Release Date: March 15, 2011
Publisher: Capcom
ESRB Rating: Everyone 10+

Okamiden for the DS is a video game that manages to be both really cute, and really lovely. Though it follows events in the more expansive Okami (PS2 and Wii), it doesn’t feel like a full-fledged sequel, nor is it necessary to have played the first game to enjoy playing this one. And while die-hard fans of the original may be disappointed by the smaller scale, Okamiden makes for an extremely approachable introduction to the unforgettable world of both games.

In Okamiden, you are Chibiterasu, the child of Okami’s protagonist Amaterasu. Like his mother, Chibiterasu is a celestial wolf with the power of the Celestial Brush. Depending on the situation, you will draw various patterns with the stylus on the touch screen to solve puzzles, defeat enemies, and revive the curse-stricken land. But because Chibiterasu is very young and inexperienced (and often confused); he is given a partner, who changes depending on the part of the story. His partner adds his or her own special talents, enabling Chibiterasu to get through sections he wouldn’t be able to on his own. As you advance, you’ll learn different brushstrokes from the children of the Celestial Brush Gods of the original game. Here’s where a big part of the adorable factor comes in, with cutscenes of little bears, piglets, monkeys, and other assorted real and mythological animals presenting each new move. But as cute as they are, the artwork throughout the game is so beautifully and sparely drawn that it remains enthralling despite the omigosh- little- baby- animals.

For fans of action-adventure games like Zelda, the actual game play will feel familiar. You and your companion explore the various regions, meeting and talking to the residents, and sometimes rescuing them or taking on quests to find objects that have been stolen by curse-demons. And speaking of demons- there are a lot of ’em.  When you encounter one (and you will, probably every five minutes or so), the combat is a fairly standard melee mode, with a little button mashing and a little dodging around, and then the big finish with the appropriate brushstroke.  There’s also a fair amount of backtracking- some of the object missions can only be completed by going back through areas after you’ve learned a new move. The touch screen serves as a map, allowing you to access items you’ve purchased or found, check your progress on a quest, or get a refresher on moves you’ve learned.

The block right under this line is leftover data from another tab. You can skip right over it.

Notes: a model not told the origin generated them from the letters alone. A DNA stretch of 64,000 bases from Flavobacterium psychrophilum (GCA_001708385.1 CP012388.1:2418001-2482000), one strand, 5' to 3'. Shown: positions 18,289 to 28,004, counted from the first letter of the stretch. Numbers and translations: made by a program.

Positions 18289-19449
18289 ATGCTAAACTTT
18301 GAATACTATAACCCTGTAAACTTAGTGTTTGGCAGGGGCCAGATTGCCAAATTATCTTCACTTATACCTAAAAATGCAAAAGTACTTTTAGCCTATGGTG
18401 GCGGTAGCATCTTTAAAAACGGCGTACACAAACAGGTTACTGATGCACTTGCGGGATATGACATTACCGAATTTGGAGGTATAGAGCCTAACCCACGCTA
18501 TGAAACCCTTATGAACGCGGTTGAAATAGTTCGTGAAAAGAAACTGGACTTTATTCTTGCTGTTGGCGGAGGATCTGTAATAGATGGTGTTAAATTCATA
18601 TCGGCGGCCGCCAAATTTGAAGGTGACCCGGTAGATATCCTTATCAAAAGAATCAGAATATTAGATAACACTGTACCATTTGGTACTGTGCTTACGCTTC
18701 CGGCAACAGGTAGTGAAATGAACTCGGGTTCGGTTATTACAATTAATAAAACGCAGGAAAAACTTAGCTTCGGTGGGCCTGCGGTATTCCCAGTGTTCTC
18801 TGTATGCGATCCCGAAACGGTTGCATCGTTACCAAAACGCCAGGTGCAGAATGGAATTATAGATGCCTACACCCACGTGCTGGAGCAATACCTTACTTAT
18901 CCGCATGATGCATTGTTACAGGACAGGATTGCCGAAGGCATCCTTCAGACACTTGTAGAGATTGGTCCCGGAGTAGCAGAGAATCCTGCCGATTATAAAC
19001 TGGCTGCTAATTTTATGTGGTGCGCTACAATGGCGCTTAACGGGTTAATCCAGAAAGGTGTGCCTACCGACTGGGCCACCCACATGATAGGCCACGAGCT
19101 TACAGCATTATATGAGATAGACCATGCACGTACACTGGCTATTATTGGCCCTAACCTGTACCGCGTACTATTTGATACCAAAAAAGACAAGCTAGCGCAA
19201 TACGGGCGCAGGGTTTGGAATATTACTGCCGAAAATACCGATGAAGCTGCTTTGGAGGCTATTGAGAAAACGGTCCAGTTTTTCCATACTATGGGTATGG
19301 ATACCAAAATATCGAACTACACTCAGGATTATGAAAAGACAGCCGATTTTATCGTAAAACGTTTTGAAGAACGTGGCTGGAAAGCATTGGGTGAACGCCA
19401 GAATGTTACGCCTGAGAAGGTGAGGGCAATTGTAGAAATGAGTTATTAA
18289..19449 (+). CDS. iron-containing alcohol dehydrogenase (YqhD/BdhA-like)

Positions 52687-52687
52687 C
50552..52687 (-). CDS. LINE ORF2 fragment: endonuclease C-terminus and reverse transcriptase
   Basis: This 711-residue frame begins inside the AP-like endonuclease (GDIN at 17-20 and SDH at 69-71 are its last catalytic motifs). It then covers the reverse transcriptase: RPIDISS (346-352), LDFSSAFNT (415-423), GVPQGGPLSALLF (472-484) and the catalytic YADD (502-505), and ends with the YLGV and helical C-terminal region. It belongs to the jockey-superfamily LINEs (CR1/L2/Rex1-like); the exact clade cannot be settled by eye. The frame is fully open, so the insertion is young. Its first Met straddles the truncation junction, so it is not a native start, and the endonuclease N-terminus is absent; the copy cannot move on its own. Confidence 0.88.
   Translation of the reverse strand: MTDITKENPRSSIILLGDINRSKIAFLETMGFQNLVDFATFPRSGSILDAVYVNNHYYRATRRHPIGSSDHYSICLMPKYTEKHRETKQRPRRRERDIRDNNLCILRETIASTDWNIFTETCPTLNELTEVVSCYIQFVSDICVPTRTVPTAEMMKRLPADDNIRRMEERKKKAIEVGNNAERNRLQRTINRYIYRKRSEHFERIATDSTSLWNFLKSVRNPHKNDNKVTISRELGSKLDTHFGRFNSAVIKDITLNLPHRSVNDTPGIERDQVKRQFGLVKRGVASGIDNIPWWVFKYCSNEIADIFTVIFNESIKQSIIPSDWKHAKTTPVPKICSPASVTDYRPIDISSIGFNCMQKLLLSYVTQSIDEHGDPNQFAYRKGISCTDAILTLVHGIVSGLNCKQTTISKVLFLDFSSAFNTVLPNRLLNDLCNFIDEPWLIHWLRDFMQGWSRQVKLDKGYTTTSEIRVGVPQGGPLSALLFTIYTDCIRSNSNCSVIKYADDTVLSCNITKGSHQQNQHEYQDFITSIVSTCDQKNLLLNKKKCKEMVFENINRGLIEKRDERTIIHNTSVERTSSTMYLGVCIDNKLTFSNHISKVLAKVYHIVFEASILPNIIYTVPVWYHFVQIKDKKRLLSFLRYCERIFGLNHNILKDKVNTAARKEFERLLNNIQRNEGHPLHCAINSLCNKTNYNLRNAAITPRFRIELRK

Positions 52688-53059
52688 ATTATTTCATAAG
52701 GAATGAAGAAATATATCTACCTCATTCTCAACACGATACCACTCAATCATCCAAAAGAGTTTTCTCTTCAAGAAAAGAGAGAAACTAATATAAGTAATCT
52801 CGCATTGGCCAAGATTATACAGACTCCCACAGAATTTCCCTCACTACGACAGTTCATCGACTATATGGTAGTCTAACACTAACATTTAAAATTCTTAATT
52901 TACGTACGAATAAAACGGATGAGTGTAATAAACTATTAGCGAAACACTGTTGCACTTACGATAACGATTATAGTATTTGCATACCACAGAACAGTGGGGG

The health meter- called solar pots- can be filled and added to by earning “Praise,” which accrues as you help people, whether by defending them from evil or by returning their lost possessions.  Performing the “Bloom” brushstroke on the myriad bare cherry trees will cause them to burst into flower and also help fill up the meter.  As you revive more areas of the land, your solar pots will increase and you’ll be able to have more ink pots, which are necessary in order to perform brushstroke moves.

As mentioned above, this is a very accessible game for players of all levels. At the start screen, you can choose between two difficulty levels: “Greenhorn” which has auto-restoring inkpots, or “Old Hand,” where you’ll have to smash pots and defeat enemies in order to refill your ink supply.  Even in the second mode, the boss battles shouldn’t require more than a few tries to defeat for any but the most novice gamers, though they do get a little bit more challenging as you progress.  And for fans of the “walk around and look at stuff” sort of game, it’s ideal.

Sometimes a bit repetitive but always beautiful, Okamiden is a good bet on the DS.  Check it out, and then pick up Okami for the Wii or PS2.

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